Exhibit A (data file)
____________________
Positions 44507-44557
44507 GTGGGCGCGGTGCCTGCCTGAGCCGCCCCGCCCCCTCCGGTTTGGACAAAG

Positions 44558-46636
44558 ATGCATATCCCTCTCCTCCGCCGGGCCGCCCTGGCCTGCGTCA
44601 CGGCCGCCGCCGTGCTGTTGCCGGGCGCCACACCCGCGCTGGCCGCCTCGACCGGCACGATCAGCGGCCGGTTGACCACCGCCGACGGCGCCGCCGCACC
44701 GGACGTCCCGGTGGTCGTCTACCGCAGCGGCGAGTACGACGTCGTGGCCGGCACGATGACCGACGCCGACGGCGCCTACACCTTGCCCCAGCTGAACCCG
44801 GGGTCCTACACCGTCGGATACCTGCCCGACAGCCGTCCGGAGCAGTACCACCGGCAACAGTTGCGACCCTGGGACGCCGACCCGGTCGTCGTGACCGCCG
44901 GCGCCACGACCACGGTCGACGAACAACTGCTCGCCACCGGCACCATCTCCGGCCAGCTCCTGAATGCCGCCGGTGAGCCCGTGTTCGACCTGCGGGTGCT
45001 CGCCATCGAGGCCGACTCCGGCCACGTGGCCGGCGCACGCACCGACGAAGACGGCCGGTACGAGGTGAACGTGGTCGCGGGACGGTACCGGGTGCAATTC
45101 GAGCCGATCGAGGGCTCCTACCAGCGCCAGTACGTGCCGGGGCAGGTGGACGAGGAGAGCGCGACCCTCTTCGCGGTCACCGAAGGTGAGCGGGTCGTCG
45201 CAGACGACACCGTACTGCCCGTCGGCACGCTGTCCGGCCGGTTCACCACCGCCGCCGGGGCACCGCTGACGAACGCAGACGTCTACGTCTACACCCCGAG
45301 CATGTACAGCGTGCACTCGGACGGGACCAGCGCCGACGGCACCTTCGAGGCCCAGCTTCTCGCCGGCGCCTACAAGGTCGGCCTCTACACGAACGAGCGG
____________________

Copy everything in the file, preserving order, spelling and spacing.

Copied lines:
Positions 44507-44557
44507 GTGGGCGCGGTGCCTGCCTGAGCCGCCCCGCCCCCTCCGGTTTGGACAAAG

Positions 44558-46636
44558 ATGCATATCCCTCTCCTCCGCCGGGCCGCCCTGGCCTGCGTCA
44601 CGGCCGCCGCCGTGCTGTTGCCGGGCGCCACACCCGCGCTGGCCGCCTCGACCGGCACGATCAGCGGCCGGTTGACCACCGCCGACGGCGCCGCCGCACC
44701 GGACGTCCCGGTGGTCGTCTACCGCAGCGGCGAGTACGACGTCGTGGCCGGCACGATGACCGACGCCGACGGCGCCTACACCTTGCCCCAGCTGAACCCG
44801 GGGTCCTACACCGTCGGATACCTGCCCGACAGCCGTCCGGAGCAGTACCACCGGCAACAGTTGCGACCCTGGGACGCCGACCCGGTCGTCGTGACCGCCG
44901 GCGCCACGACCACGGTCGACGAACAACTGCTCGCCACCGGCACCATCTCCGGCCAGCTCCTGAATGCCGCCGGTGAGCCCGTGTTCGACCTGCGGGTGCT
45001 CGCCATCGAGGCCGACTCCGGCCACGTGGCCGGCGCACGCACCGACGAAGACGGCCGGTACGAGGTGAACGTGGTCGCGGGACGGTACCGGGTGCAATTC
45101 GAGCCGATCGAGGGCTCCTACCAGCGCCAGTACGTGCCGGGGCAGGTGGACGAGGAGAGCGCGACCCTCTTCGCGGTCACCGAAGGTGAGCGGGTCGTCG
45201 CAGACGACACCGTACTGCCCGTCGGCACGCTGTCCGGCCGGTTCACCACCGCCGCCGGGGCACCGCTGACGAACGCAGACGTCTACGTCTACACCCCGAG
45301 CATGTACAGCGTGCACTCGGACGGGACCAGCGCCGACGGCACCTTCGAGGCCCAGCTTCTCGCCGGCGCCTACAAGGTCGGCCTCTACACGAACGAGCGG